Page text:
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The Charlotte post. (Charlotte, N.C.) 1918-????, June 14, 1984, Image 1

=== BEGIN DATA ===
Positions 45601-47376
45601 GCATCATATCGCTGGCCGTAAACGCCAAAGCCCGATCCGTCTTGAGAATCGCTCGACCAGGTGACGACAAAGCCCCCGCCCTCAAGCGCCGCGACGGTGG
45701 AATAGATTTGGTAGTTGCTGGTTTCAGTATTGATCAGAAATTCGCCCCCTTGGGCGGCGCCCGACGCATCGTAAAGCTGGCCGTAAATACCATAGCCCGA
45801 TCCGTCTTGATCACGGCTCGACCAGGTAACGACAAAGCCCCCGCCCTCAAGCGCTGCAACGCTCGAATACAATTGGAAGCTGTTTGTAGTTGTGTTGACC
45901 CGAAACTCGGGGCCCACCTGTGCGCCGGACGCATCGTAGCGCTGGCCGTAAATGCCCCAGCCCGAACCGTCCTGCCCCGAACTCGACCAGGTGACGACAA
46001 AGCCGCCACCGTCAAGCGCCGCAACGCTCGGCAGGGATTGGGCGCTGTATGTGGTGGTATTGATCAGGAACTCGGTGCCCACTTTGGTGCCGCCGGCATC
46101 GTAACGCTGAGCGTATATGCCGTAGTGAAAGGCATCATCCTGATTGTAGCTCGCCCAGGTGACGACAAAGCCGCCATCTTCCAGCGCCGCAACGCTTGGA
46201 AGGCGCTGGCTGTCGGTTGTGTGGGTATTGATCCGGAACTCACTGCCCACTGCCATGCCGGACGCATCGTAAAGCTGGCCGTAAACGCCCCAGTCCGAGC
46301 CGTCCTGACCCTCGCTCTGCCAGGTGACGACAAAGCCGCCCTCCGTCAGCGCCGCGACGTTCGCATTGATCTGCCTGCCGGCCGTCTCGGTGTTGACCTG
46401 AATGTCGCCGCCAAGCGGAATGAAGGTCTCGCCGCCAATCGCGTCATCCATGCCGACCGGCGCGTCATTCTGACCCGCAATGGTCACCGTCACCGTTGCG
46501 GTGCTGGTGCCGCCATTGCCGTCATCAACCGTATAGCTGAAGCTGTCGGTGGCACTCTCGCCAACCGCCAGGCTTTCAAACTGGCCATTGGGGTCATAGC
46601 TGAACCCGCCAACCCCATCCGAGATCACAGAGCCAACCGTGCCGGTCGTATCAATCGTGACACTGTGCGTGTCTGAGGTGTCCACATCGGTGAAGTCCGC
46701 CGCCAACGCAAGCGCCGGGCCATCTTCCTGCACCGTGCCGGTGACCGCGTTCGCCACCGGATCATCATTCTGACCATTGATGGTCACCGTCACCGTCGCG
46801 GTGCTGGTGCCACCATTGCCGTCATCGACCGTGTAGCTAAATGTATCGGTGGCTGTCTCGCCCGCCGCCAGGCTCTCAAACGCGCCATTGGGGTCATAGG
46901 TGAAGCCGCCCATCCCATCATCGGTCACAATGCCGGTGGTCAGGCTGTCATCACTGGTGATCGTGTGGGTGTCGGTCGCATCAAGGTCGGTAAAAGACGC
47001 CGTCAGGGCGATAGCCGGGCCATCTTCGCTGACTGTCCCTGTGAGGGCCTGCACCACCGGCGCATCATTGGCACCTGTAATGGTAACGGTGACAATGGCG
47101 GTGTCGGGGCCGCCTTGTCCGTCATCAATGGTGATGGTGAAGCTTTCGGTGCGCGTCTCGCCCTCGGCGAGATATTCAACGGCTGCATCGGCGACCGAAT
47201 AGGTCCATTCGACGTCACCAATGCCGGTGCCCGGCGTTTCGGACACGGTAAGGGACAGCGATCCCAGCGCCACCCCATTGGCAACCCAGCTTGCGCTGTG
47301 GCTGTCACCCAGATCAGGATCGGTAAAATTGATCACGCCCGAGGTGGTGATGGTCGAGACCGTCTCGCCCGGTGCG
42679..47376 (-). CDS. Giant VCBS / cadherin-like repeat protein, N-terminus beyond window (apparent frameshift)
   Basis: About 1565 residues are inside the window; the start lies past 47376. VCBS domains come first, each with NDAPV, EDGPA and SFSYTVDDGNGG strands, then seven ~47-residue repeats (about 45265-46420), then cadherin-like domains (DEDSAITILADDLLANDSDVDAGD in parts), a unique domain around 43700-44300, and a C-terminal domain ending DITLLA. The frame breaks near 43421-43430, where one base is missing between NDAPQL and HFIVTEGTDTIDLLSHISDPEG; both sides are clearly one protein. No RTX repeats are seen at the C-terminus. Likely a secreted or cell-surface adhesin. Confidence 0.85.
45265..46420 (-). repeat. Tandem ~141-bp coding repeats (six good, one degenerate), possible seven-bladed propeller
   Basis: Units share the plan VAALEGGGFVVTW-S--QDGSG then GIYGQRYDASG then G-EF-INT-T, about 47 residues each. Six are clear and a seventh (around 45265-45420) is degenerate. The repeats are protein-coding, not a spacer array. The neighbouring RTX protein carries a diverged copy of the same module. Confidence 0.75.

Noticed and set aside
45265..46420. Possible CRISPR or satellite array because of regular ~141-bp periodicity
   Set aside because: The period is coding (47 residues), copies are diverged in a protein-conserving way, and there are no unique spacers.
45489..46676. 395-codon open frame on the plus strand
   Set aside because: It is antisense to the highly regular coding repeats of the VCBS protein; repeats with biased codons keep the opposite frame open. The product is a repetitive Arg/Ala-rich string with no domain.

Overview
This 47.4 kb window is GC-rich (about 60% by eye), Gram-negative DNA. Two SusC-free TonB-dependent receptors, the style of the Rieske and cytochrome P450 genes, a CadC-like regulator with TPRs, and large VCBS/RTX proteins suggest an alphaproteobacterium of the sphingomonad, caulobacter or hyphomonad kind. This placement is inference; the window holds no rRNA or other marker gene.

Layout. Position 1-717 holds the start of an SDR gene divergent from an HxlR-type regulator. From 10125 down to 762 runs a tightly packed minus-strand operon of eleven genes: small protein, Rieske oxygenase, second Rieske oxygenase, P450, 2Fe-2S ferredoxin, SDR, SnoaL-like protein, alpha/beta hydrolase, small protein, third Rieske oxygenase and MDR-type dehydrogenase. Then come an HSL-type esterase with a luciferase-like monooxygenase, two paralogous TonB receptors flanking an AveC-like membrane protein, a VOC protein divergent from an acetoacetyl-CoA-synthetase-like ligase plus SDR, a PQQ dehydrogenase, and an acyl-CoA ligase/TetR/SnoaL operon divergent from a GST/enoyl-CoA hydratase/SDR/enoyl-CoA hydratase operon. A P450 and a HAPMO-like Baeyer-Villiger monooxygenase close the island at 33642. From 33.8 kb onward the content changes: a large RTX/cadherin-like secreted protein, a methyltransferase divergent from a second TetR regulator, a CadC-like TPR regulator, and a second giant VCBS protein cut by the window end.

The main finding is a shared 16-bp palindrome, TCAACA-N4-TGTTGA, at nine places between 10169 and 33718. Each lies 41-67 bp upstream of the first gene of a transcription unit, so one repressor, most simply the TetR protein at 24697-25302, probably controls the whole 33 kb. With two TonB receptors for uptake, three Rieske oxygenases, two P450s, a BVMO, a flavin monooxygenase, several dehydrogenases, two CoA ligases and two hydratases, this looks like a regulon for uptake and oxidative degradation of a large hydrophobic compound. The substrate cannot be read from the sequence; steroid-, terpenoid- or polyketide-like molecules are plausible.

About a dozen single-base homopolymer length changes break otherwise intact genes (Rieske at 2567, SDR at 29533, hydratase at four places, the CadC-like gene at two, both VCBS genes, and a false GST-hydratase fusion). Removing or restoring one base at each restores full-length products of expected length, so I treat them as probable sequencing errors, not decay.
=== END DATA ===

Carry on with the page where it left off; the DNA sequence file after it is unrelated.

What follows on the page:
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*■ CHARLOTTE P( 1ST = JU TTm* Voice Of The Black (.onununilY ^ THE CHARLOTTE POST - Thursday, June 14. 1984 -~ ITko: MK Vn.s' I r t I V Mrs. Willie Dae ...wins $150 shopping spree 282o2 Initial Efforts Off Handsomely! Story On Page IB Attending the latest session for the financial progress report is 1-r: Sam Haywood area superintendent for Char lotte-Mecklenburg Schools; Stephanie Counts, assistant principal at Randolph Jr. High School; Barbara Ferguson, campaign volunteer. The county school system has contributed $6,000 toward the goal. So far, the campaign totals $304,000 or 38 percent of the goal. (Photo by Divine Reflections) AAll Restoration Project hAt ^ Preserving History Special To The Post There is aW of poetic Justice In the campaign to --aagaafiaBS A ME Zion Church to house the Afro-American _Cultural Cantor Ttq! restoration project is about preserving history and culture in a location that has a rich history in itself. But, the fundraising drive is historically signifi cant, too. Itis said to be the largest single public fund raising effort ever in Char lotte to be orchestrated mainly be the black community. “This does not mean that it is a black project,” emphasized Deedee Murphy, project director. “It does mean the black community has never before undertaken respon sibility for the successful promotion and leadership of a project which so greatly impacts on the city’p community,” she added. The Afro-American Cul tural Center Restoration Project has broad com munity support, but most -e«*r-ate_%iiaed black community’8 support for it. The solicitation for mula calls for about one quarter of the money coming from the black community at-large in cluding individual gifts, contributions from black businesses, and black churches. The remaining three-quarters would come from majority corpora tions and individuals. The history associated with this campaign dates back to the 1870’s when the City of Charlotte adopted the Ward System. The First Ward community where the old Little Rock Church stands and will remain has a culturally diverse background. At the turn of the century when the church was built in 1910, First Ward had already established itself as a racially mixed com munity. It has been home tBL-Coors To Sponsor Scholastic Golf Tourney The Charlotte Business League-Coors Scholastic Golf Tournament is a big event planned for Wednes day June 20 at Raintree Golf Course. Diane Jooes, coordinator for the event gets excited when she talks about it. "The Business Depart «it at Johnson C. Smith varsity needs help,” she said. "Our hope is that alot of people will partici pate. It is strictly a benefit tournament with all proceeds going to the business department.” sflM IS hue tournament is open to anyone and will last from l pm. to ftp. m Man without woman would bo as stupid a game as playing checkers alone The fee includes golf, beer, cocktails, and hors d’oeuvrps. Diane Jones can be reached at 376-0018 for registration information. for an ambassador, mayors, bishops and other leaders, as well as every . dajrjardwocliing people... people of both "races"black and white. “The Little Rock Restor ation Project strengthens the bond between Char lotteans in general and offers some unique oppor tunities to preserve and promote Afro-American culture and history in par ticular.” said Vivian Nivens, executive director of the Afro-American Cul tural Center. “That is why it is so very important that this campaign attract the full support of our entire Charlotte community,” added Nivens. “This project will succeed,” commented Herman Thomas of the Afro-American Cultural Center Board of Directors. “City Council has shown good faith by appropriating the first half-million dollars to stop any further decay of the building. We have been given this opportunity to raise the necessary 5800,000 to make this a reality. I have every confidence in the world this campaign will end success fully,” Thomas assured Persons wishing to pledge or make contribu tions may call the Afro American Cultural Center at 374-1565 or Deedee Murphy at 394-4033. Mental Health Services’ Future Is Questionable Community Watch Day Proclaimed RALEIGH - Governor Jim Hunt has proclaimed June 23 as Community Watch Day in North Carolina. Hunt said. “North Car olina has a proud tradition of neighbors helping neigh bors.” Community Watch is a prime example of neighbors getting together with neighbors and their foetti- 4aw. enforcement officers to do something about crime. Let us show support for this vital program and for the North Carolina Community Watch Association by attending our state’s third annual Community Watch Day. Crime Control and Public Safety Secretary Herman R. Clark joined with Gover nor Hunt in support of Community Watch and the third annual Community Watch Day. ‘‘We have made major strides in Community Watch since it was lirst organized in 1977. Today, people in more than 14,000 communities and all 100 counties throughout our state are involved I join with Governor Hunt in support of Community Watch and the Association,' and all of those citizens who are working hard to make their neighborhood, community, and state a safer place to live," Clark said. Bruce E. Marshburn, Director of the Crime Pre vention Division, stated that North Carolina leads the nation in the involve ment of citizens in the Community Watch pro grams FELECIA ROBINSON ....East Meek sophomore Felecia Robinson Planning For Career In Modeling By Jalyne Strong Post Staff Writer This September, Felecia Robinson will be a sopho more at East Mecklenburg high school. A 1984 graduate of Carmel Junior High, Robinson is excited about moving on to high school and she's looking further into the future at a career option. “I want to be a model,” asserts Robinson At 15 years old, this week’s beauty has begun planning for this goal Following a visit to TRIM modeling school. Robinson reveals she's decided to attend the school next summer Her other plans include signing up for modeling courses at Belk's and Ivey's department stores A modeling career is a capricious endeavor but Robinson points out that there are residual benefits of pursuing this profession She notes, "Attending modeling school may not make me successful but it definitely will help me t > have a better outlook about myself I'll have the oppor tunity for greater personal development I'll be able to State NAACP Announces First Kelly Alexander “Freedom Fund Dinner” ___:_ special To The Peet The First Annual Kelly Miller Alexander Sr. "Freedom Fund Dinner" will be held at the Sheraton Centre Hotel in Charlotte, Saturday, August 18, at 6 p.m. - Dr. Benjamin L. Hooks, Executive Director of the National Association For The Advancement of Co lored People, will be the keynote speaker for the oc casion. . •> '' - f /• i - It is named the "Kelly Miller Alexander 3r 15b nar” In recognition of Mr. Alexander’s many years of unselfish meritorious and dedicated service to the cause of equality and Jus tice. The first Humanitarian Award will go to Mr. Alex ander Sr. 11118 sward will -k. , - /V*. . , tj" --P Kelly Alexander, Sr. : ...NAACP chairman dc given annually oy uie State Conference of Branches In succeeding yean the award will go to personages who have ren dered outataiMBng service to humanity. For the past 36 years Mr Alexander has served as President of the State Con ference of Branches Dur ing his tenure in office, he has led in the organizing of the largest number of branches of any NAACP State Conference in the United States. He initiated and developed the Annual “Mother of the Year" Program of which the pro ceeds are used for the causes of freedom. For the past 34 years Mr. Alexander has been a member of the National Board of the NAACP and for the post six years he has served as Vice Chair man of the Beard. In Jan uary of 1984, he was elect ed as Chairman of the Board. He had served as acting Chairman for one year having succeeded At torney Margaret B usher Wilson Local branches are plan ning to car-pool, charter buses and Strange plane transportation to Charlotte for the dinner. The Hos pitality Committee of the Charlotte Branch has ar ranged hotel accommoda tions at a reasonable rate For further information, contact Mrs. Carolyn Q Coleman, NAACP State Field Director, at 919 275-0851 or your local NAACP Branch. A warefftinDoy The Charlotte Therapeu tic Recreation Advocate (CTRA) will sponsor "The rapeutic Recreation," Awareness Day, June 16 The affair will take place In Eastland Mall near Belk Department Store. improve my posture and poise and this is very important." Furthermore, Robinson informs. “I choose modeling as a first career choice but I'm considering computer science as a second alternative When asked what she would do if she became an immediate modeling success. Robin son responded, “I’ll set aside time to go to college to obtain a degree For back-up," she assured This young lady is covering all the bases as far as her future is con cerned Her philosophy is, "All that you want to do you can achieve as long as you hold on to your goals and never give up " It is precisely this attitude that has yielded Robinson such awards as* certificates of accomplishment and honor from Junior Achievement and the National Junior Honor Society and an out standing achievement trophy awarded by f’armel Junior High ran 01 ner arive comes from parental support, Robinson admits “My parents have always looked after me to make sure I have a great future ahead. They've always been there when I needed them." The oldest of four child ren, Robinson has one brother, Octavius, and two sisters, Cynthia and This career-minded and industrious beauty also believes in having a little fun. For entertainment, Robinson enjoys listening to her favorite soul and pop recording artists on the See Felicia on Page ISA r I Memorial May Take Over Agent y By Audrey < . I.odato Post Staff Writer The future of Mecklen burg Mental Health Ser vices is uncerta n There is a good possibility that the county agency veil’ be taken over, in’whole or : part, by Charlotte Memo rial Hospital and Medical Center. The fate of Mental Health Services is lo he decided by county coir, mi-ssioners later th month. The Mental Health Authority meetsthisiriorn ing to decide what their recommendation ' :.e commissioners will he Mental Health Service is a part of Area Menul Health and Allied Ser vices, which coordinate programs for merit;, health, developmental di abilities. substance abuse and specialized youth ser vices. The Center on Billings ly Road operates a 58-lxd hospital, but the vast majority of clients are seen on an outpatient basis Doris Allison, Stuff De velopment and Quality Assurance Coordinator lor Mental Health Services, re ports that Center staff see approximately loo people a day Each month the Cen ter’s screening personnel have face-to face inter views with an average of 450 people to determine whether Mental Heaf h Services is what they need, or whether they n best be helped by some other agency. Of those tbO about 250 are admitted to outpatient services and p other 90 are admitted to ’be Center’s hospital The r» cords department h, about 2,300 cases presently open According to Ms \t lison, a study done two years ago revealed that V» percent of the agency s clients suffer from deprts sion The second and third most frequent complaints are anxiety and psychotic disorders tlfu:l_ it_...... people with a wide range of problems, one of the areas where concentrated atten tion is being placed at present is on those persons who have suffered from severe emotional difficnj ties for a lengthy period of time The New Directions pro gram works with approxi mately 650 of the chronic ally disturbed In Meek lenburg County These in dividuals are generally un able to work regularly isolate themselves socially, and tend to rely on family or community agencies for their emotional, social, SIR? financial needs New Di rections staff hope to be able to expand services to provide a community sup port program modeled See Memorial on Page 2A